By Dennis Thompson
TUESDAY, Nov. 6, 2018 (HealthDay News) -- As Mark Barden let go of the hand of his young son, Daniel, and the boy boarded the bus for school on the morning of Dec. 14, 2012, he had no idea it would be the last time he would see his child alive.
Hours later, the 7-year-old lost his life in the horrific mass shooting at Sandy Hook Elementary School in Newtown, Conn. Twenty children and six adults were killed by a mentally disturbed 20-year-old who then killed himself.
Six years later, Barden is working to prevent future horrors like the one that claimed his son, saying such tragedies are preventable if one knows the warning signs.
His group, Sandy Hook Promise, has trained more than 3.5 million youth and adults to recognize and respond to signs that a person is at risk for harming either themselves or others.
"Through that work, we've been able to prevent numerous mass shootings and dozens of suicides," Barden said.
Barden will present his program at the American Academy of Pediatrics' annual meeting in Orlando, Fla., this week.
"Think about what happened in the tragedy in Newtown, where this individual had been giving off warning signs for over a year-and-a-half, had been planning that event for over a year-and-a-half," Barden said. "I lie awake thinking about all the ways this could have been prevented."
Know the Warning Signs
Four out of five school shooters told someone about their violent plans prior to the event, according to Sandy Hook Promise.
Red flags that someone could be planning to harm themselves or others, according to the program, include:
Suicidal thoughts and feelings are a key part of these mass shootings, said Dr. Robert Sege, a pediatrician with the Floating Hospital for Children at Tufts Medical Center, in Boston.
"Many of these mass tragedy events have a suicidal element for the perpetrator," said Sege, who co-authored the AAP's firearms policy statement. "Look out for the signs of suicide -- people who stop making plans for the future, who talk about dying, who start giving away things because they won't need them anymore. Most often people who attempt suicide have given very broad hints to people in advance."
All of these warning signs are part of a threat-assessment model originally developed by the Federal Bureau of Investigation in the aftermath of the 2007 Virginia Tech shooting, which Sandy Hook Promise has adapted for elementary schools, Barden said.
The signs are taught in "Say Something," a Sandy Hook Promise program for middle and high school students that focuses largely on social media, Barden said.
"We have more case studies than I'd want to admit of folks who have ended up taking their life who had been talking about it on social media and left hundreds of social media impressions that everybody in their network had seen, and didn't know what to do, or didn't think it was serious, or thought they were looking for attention and didn't take action," Barden said.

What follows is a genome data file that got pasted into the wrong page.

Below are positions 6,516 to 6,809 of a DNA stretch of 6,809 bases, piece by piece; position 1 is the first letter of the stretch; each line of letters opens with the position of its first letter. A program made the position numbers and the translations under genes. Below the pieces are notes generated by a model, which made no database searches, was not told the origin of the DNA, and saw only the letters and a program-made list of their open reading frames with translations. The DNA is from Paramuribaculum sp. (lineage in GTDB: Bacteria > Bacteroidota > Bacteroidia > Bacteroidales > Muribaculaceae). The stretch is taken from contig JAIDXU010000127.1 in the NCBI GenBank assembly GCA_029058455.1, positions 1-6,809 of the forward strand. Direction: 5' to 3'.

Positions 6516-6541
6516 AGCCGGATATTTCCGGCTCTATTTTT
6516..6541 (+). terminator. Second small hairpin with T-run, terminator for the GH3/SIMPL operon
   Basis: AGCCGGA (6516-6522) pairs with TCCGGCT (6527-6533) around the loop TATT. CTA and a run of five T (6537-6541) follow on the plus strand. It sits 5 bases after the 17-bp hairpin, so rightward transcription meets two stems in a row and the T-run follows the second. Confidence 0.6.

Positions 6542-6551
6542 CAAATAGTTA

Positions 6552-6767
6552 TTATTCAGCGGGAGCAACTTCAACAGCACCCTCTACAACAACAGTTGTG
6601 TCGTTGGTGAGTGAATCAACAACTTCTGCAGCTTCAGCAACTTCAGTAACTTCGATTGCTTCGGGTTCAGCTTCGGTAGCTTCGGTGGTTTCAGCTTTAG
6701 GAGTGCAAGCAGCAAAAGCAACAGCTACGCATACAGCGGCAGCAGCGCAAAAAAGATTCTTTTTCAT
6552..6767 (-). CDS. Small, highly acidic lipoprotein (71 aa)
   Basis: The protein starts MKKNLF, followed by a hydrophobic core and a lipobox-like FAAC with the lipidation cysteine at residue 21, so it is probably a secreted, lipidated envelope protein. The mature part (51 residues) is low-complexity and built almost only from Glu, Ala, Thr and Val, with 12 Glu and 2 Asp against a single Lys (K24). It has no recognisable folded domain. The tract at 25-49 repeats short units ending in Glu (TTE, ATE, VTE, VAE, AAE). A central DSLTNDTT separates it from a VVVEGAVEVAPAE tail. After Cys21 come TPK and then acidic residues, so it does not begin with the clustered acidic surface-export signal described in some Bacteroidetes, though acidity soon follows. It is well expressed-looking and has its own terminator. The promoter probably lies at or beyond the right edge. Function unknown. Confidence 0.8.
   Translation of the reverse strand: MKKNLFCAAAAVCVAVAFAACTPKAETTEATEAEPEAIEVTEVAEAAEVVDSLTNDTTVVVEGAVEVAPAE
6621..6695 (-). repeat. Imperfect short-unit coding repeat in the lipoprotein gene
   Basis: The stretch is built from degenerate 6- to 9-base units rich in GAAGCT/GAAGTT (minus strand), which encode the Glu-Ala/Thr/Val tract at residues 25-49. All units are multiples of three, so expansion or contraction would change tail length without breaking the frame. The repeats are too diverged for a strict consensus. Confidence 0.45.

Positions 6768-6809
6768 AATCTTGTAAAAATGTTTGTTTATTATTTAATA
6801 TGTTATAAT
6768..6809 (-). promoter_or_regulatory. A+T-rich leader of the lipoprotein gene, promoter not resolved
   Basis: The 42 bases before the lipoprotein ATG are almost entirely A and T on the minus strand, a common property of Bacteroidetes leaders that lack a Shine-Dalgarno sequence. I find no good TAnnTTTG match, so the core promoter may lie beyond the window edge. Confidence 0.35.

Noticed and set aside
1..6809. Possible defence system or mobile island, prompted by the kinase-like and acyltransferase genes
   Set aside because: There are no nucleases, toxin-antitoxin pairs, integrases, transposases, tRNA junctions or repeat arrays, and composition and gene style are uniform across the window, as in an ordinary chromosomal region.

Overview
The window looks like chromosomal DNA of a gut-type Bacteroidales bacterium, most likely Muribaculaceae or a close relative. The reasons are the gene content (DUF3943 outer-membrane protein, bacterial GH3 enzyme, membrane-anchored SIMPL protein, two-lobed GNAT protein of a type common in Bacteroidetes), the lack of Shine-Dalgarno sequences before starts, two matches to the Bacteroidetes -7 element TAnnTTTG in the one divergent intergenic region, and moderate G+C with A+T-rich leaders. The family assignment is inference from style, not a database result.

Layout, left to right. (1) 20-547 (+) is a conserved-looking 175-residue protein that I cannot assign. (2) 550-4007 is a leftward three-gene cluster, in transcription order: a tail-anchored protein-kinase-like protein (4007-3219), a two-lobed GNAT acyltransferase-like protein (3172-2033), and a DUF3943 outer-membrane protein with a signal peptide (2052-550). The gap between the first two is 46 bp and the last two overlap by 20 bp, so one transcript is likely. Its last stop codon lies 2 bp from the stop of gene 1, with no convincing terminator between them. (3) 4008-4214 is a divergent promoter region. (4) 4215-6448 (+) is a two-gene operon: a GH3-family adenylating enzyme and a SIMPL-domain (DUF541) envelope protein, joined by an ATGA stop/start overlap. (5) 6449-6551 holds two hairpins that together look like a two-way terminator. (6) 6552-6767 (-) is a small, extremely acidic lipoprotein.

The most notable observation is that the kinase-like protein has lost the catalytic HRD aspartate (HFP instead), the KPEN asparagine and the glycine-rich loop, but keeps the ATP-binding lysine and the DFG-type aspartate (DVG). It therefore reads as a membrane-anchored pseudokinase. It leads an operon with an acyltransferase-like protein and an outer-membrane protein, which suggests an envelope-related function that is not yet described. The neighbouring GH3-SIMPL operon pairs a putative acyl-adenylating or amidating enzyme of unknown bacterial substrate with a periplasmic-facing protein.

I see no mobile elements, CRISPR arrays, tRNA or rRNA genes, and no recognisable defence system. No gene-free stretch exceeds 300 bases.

A program for younger children, "Start With Hello," discusses how to recognize loners and reach out to them.
"We teach them how to tell the difference between healthy alone time and someone who is constantly marginalized," Barden said. "We teach them how to reach out to those folks in fun and comfortable ways."
The perpetrator of the Newtown tragedy, Adam Lanza, was chronically isolated, Barden noted.
"Another thing that keeps me up at night is maybe one more conversation with someone like my little Daniel, who used to reach out to kids, could have changed that entire story," Barden said.
Children who see the warning signs are encouraged to reach out to a trusted adult, he explained.
'Red Flag' Laws Save Lives
Sege said that adults can then contact their school's security officer. They also should see if they live in a state with a "red flag law," in which police can remove firearms from a person thought to be of imminent danger to themselves or others.
"The first state to enact a red flag law was Connecticut, and they've been able to show a reduction in suicide in Connecticut," Sege said. "At several of the recent mass shootings, there have been people who said they were worried about this person and they knew they had access to military-style weapons."
Sandy Hook Promise also has started an anonymous tip line available at 1-844-5-SAYNOW or www.saysomething.net.
The tips are referred to crisis centers staffed by trained professionals, Barden said.
"They don't just throw it over the wall to law enforcement. They know how to triage information and act appropriately," he said.
"In our trainings, we acknowledge that any one of these warning signs in a random situation certainly may not be a cause for concern, but if there's anything that causes concern it's better to have an unfounded tip than the other way around," Barden said. "Less than 1 percent of the tips that go to the call center are going to be anything serious or life-threatening, but for the 1 percent that might be, it's well worth it."
Visit Sandy Hook Promise for more about the programs.
SOURCES: Mark Barden, founder and managing director, Sandy Hook Promise; Robert Sege, M,D., Ph.D., pediatrician, Floating Hospital for Children at Tufts Medical Center, Boston
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